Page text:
The following are the various places where _ is used in Python:
- Single underscore:
- In the translator
- After the name
- Before name
- Double underscore:
- __before after__
In the translator:
_ returns the value of the last executed expression value in Python Prompt / Interpreter
To ignore values:
On several occasions, we do not want the return values at this time to assign these values to Underscore. Used as a one-time variable.
After the name
Python has its own default keywords that we cannot use as a variable name. To avoid this conflict between the python keyword and the variable, we use an underscore after the name
An underscore in front of a variable / function / method name indicates to the programmer that it is for internal use only and can be changed whenever the class wants.
Here, the name prefix through an underscore is considered private. If you specify from Import * all name starts with _ will not import. Python does not define really private, so it can be called directly from other modules, if specified in __all__, we also call it weak Private
Call file from hint
Double underline (__)
Double underscore causes that the python interpreter rewrites the name to avoid conflict in the subclass. The interpreter changes the name of the variable with a class extension and this function known as Mangling.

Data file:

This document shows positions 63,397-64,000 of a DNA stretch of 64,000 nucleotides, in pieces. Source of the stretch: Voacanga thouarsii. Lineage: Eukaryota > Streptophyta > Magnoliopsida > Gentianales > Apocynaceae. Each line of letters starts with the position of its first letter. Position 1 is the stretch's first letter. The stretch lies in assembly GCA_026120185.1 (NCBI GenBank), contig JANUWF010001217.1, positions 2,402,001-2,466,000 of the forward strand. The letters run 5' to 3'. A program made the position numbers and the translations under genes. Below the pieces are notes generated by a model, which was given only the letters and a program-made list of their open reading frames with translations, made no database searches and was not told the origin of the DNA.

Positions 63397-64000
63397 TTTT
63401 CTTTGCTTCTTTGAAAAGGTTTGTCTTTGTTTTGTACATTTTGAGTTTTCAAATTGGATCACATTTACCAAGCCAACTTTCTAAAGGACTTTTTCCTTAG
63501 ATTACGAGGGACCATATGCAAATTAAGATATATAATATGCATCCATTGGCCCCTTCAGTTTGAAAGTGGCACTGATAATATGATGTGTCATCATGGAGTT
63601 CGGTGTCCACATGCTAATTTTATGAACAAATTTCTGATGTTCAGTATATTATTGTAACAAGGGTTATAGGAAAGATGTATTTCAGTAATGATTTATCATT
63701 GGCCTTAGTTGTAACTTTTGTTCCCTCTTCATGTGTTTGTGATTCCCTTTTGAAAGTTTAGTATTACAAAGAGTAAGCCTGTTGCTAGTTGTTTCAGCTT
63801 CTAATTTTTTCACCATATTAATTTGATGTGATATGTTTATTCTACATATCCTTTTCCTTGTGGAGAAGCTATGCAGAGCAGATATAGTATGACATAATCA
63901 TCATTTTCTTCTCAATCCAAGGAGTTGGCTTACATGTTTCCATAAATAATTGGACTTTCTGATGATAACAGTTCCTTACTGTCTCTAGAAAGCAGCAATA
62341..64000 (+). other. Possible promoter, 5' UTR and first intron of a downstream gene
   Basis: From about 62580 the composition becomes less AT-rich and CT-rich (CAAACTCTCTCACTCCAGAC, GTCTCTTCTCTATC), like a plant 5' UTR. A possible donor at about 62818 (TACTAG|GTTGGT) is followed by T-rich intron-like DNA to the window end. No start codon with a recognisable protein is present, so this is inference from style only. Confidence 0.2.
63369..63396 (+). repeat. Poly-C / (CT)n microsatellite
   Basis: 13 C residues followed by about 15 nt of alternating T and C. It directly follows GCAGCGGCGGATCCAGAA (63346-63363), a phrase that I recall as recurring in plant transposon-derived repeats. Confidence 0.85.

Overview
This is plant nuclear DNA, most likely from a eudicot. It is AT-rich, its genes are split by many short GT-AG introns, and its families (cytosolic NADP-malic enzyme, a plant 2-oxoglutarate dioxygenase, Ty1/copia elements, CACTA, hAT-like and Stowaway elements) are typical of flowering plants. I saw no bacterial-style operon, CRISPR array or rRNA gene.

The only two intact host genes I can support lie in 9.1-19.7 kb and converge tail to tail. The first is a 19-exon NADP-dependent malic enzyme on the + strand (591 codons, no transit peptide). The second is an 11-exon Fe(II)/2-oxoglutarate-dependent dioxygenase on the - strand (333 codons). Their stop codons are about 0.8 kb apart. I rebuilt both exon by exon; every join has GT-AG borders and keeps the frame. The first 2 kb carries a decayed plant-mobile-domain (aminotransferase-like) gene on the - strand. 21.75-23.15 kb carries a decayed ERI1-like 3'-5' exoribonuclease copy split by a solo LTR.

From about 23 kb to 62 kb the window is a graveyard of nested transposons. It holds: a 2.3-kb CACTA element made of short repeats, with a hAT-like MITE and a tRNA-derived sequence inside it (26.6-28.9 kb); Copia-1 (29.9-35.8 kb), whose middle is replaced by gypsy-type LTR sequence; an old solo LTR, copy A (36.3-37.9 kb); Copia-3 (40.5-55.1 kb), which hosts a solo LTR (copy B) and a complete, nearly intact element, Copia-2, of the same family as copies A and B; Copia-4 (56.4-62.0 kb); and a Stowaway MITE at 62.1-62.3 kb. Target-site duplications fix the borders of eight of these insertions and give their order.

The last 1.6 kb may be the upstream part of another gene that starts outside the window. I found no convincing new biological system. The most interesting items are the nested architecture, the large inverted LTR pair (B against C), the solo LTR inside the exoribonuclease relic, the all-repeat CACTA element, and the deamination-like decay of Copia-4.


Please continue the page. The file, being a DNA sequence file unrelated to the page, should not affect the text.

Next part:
Call from translator
In the Python Mangling interpreter, change the variable name with ___. So it is used as a private member several times because another class cannot access this variable directly. The main target for __ — use variable / method only in class. If you want to use it outside of the class, you can make the API publicly available
A name starting with __ and ending with the same counts for special methods in Python. Python provides these methods in order to use it as a user-dependent overload operator.
Python provides this convention to distinguish a user-defined function from a module function
Call from translator
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